suspicion. Some observers believe the inner suburbs will follow the same
path of deterioration as the inner cities. This statement often reflects



D-3180 2

the notion that all so-called "transitional" neighborhoods go through a
fixed sequence of five or six well-defined stages of deterioration that

begins with a decline in socioeconomic status and ends with decay and

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abandonment. Since many of the inner suburbs have aging housing stocks

and are being increasingly "invaded" by residents of lower social status,
insurance companies and banks may be tempted to get out before such
communities "tip" and become unprofitable.

This paper will focus on the involvement of insurance companies in
transitional inner suburban areas. The first consideration will be whether
the hesitancy about these areas is at all justified. After all, "neighbor-
hoods in fact change all the time, and while they might decline, they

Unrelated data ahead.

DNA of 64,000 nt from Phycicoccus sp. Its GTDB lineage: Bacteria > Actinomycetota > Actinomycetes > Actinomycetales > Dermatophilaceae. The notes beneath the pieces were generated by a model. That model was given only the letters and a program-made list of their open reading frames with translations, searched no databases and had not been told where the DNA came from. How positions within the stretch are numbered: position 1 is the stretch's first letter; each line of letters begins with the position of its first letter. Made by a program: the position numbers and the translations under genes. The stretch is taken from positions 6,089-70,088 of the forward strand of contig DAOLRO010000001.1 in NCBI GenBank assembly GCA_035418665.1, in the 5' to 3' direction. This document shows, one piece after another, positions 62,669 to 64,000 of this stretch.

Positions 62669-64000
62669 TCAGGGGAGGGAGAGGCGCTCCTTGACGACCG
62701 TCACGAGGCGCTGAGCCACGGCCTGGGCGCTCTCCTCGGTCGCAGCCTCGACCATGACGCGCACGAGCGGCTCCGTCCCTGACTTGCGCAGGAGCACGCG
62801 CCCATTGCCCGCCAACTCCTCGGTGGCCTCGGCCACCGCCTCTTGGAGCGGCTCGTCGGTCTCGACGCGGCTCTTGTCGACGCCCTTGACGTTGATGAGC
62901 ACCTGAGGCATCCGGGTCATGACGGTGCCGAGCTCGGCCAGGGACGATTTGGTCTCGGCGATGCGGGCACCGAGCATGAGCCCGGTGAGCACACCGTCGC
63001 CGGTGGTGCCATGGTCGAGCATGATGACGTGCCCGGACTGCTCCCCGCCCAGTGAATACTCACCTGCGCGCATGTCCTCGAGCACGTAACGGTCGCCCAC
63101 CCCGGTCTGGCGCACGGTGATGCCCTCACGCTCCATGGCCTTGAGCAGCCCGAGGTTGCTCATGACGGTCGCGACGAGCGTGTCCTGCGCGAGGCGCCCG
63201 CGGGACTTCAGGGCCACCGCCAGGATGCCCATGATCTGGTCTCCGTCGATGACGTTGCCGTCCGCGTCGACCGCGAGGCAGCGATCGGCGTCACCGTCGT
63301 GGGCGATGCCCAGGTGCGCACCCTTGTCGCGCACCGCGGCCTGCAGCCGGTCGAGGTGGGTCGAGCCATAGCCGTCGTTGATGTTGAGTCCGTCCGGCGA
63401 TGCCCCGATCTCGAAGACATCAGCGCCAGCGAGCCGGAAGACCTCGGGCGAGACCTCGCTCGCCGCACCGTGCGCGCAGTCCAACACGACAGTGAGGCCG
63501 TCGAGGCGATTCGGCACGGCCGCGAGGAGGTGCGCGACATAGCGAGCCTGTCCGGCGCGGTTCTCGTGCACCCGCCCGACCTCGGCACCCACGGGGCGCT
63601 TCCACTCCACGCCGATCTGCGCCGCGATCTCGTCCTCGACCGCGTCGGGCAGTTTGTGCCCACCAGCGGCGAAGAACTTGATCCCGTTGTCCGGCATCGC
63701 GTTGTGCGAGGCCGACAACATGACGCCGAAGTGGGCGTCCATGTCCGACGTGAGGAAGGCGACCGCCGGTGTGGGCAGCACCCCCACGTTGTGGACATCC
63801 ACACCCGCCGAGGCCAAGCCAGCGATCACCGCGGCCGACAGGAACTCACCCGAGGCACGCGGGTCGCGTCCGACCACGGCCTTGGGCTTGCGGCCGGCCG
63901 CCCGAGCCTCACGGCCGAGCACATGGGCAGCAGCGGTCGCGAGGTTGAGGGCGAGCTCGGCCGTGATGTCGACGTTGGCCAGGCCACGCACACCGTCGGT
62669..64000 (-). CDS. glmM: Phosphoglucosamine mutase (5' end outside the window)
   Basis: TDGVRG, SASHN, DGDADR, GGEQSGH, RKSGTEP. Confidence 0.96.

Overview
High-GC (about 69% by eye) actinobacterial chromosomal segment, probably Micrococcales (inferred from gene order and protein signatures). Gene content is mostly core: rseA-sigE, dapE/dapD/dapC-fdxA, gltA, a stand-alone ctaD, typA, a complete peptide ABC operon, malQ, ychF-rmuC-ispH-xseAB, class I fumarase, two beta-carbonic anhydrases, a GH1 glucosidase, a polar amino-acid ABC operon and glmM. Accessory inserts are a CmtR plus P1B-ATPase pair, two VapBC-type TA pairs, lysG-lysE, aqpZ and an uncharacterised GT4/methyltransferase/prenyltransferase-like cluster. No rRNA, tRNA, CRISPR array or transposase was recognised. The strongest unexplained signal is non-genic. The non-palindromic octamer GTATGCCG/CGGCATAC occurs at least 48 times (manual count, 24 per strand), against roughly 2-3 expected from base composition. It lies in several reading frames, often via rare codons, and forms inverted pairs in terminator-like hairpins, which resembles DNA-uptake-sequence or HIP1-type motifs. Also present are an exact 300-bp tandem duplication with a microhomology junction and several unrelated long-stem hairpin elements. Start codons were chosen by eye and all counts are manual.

2
also possess the power to regenerate themselves." It is likely that the

worries are justified in some cases and not in others. Therefore, insur-
ance companies should have an appreciation for the leading indicators or
preconditions which point to an extended period of losses with no ultimate
recovery of profits.

The second consideration will be what an insurance company should
do if it determines that a given neighborhood is a bad risk. If the
canpany does not presently insure homes in the area, the answer is probably
to stay out; that is the company's prerogative, as long as it can be
demonstrated that the decision to stay out is not based on the kinds of
discrimination (such as racial discrimination) that have been shown to
violate the Fair Housing Act. However, if the company is already active
in the community, its range of realistic alternatives may be narrowed by
public interest considerations.



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When an insurance company agrees to insure homes in a community,
it enters into a tacit agreement to act with the community's welfare in
mind. In cases of policyholder fraud or arson or other breach of contract,
it is in both the company's interest and in the community's greater
interest to cancel individual insurance policies. But to simply withdraw